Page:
From this colloquy, it is clear that because Kise believed that children could consent to sexual conduct, the district court found, ipso facto, that Kise had not accepted responsibility for his conduct. We find that determination clearly erroneous. To hold otherwise would punish defendants like Kise for acknowledging their disorders and for seeking the very counseling and rehabilitation they require. Essentially, it would establish a per se rule that individuals similarly situated to Kise who suffer from, but are not yet cured of, mental disorders cannot qualify for the acceptance of responsibility reduction; we cannot square such a determination with the guideline. See U.S.S.G. § 3E1.1, cmt. n.1(g) (stating that an appropriate consideration in determining whether a defendant should receive the reduction is whether he or she has engaged in “post-offense rehabilitative efforts” such as counseling).
The district court presented Kise with what was ultimately a Hobson's choice: answer honestly and in accord with the psychiatrist's report and be denied acceptance of responsibility, or answer dishonestly and in a manner contrary to the report and be denied acceptance of responsibility and possibly incur an enhancement for obstruction of justice. The same scenario would confront any pedophile similarly situated to Kise, and is thus akin to a categorical bar against any such individual receiving the acceptance of responsibility reduction. The Diagnostic and Statistical Manual of Mental Disorders IV (“DSM ”) defines pedophilia as a paraphilia-that is, a disorder causing “clinically significant distress or impairment in social, occupational, or other important areas of functioning.” American Psychiatric Association, DSM-IV-TR 535 (4th ed.2000). It notes that individuals with pedophilia “generally report an attraction to children of a particular age range,” and-completely consistent with Butner's diagnosis of Kise-it states that when pedophiles act on their urges with children, they commonly rationalize the sexual experience, reasoning “that they have ‘educational value’ for the child, that the child derives ‘sexual pleasure’ from them, or that the child was ‘sexually provocative’-themes that are also common in pedophilic pornography.” Id. § 302.2 at 571; see also J.A. 120 (during allocution, Kise stated “in talking to my psychiatrist about [pedophilia], he brought out the fact that generally people who are pedophiles have a tendency to place the age of consent on what they are attracted to.”).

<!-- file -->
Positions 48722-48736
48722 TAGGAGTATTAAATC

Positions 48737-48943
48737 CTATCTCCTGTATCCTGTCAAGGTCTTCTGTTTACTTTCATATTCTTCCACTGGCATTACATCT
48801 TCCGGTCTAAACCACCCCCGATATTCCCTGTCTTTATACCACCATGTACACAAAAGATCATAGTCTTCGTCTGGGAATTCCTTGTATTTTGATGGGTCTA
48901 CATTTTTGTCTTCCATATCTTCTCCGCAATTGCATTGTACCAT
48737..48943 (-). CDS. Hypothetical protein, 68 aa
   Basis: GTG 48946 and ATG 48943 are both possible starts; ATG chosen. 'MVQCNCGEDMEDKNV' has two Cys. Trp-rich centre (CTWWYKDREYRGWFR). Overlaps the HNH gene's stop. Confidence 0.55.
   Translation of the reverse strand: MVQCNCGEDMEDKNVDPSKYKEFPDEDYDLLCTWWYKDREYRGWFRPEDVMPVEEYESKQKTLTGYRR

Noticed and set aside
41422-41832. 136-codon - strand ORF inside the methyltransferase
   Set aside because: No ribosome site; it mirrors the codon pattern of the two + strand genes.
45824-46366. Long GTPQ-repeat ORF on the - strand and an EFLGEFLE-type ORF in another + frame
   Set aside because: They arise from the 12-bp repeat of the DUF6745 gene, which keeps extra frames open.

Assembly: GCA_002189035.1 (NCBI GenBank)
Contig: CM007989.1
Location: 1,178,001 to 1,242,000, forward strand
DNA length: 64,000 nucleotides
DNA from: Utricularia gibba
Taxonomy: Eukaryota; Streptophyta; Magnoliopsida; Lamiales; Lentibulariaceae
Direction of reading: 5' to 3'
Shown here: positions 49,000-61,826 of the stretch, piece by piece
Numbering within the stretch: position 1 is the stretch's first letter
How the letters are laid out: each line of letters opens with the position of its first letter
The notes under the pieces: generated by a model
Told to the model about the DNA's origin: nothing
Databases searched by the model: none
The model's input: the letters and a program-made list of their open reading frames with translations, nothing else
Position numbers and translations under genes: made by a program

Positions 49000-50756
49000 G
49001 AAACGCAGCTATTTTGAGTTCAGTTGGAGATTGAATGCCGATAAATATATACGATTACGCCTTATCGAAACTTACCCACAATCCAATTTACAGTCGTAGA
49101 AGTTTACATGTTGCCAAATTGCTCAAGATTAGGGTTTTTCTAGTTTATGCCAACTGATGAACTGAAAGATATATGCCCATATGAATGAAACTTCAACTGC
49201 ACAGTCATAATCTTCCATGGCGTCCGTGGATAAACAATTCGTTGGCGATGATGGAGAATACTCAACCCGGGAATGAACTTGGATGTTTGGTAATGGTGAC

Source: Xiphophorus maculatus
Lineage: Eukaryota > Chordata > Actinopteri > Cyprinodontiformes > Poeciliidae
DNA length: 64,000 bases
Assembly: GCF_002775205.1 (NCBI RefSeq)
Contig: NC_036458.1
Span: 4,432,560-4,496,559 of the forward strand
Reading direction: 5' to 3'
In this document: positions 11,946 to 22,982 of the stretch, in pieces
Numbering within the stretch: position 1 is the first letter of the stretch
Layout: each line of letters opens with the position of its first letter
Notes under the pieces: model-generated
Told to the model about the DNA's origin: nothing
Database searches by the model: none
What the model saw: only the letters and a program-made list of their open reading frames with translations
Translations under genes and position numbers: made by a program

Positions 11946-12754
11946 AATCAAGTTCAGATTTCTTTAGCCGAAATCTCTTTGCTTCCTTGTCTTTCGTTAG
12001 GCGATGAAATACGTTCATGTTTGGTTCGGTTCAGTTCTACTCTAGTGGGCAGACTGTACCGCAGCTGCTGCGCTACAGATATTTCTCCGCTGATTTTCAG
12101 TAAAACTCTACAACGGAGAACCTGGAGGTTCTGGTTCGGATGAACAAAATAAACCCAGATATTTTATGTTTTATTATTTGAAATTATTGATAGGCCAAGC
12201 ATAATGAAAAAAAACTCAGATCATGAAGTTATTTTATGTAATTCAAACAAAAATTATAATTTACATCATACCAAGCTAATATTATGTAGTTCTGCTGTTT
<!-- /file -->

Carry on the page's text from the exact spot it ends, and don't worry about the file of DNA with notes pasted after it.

In short, the district court punished Kise for admitting to and attempting to remedy his mental disorder. Kise did not challenge the fact that what he did was legally wrong,6 rather he repeatedly expressed guilt and remorse.7 In frank terms, Kise admitted the deep scope and hold of his mental illness-the PSR noted that he fought against and wanted to seek help for the disorder throughout his lifetime,8 and actively sought help at Butner and elsewhere to remedy the condition. Kise's response to the district court's question regarding children's ability to consent, though undeniably perverse to objective individuals without his paraphilia, was an honest response in accord with his disorder. In this light, even Kise's alarming declarations that children can consent to sexual activity amount to “statements regarding his motivation [that] are relevant in that they shed light on the sincerity of an asserted acceptance of responsibility.” United States v. Greene, 71 F.3d 232, 235 (6th Cir.1995).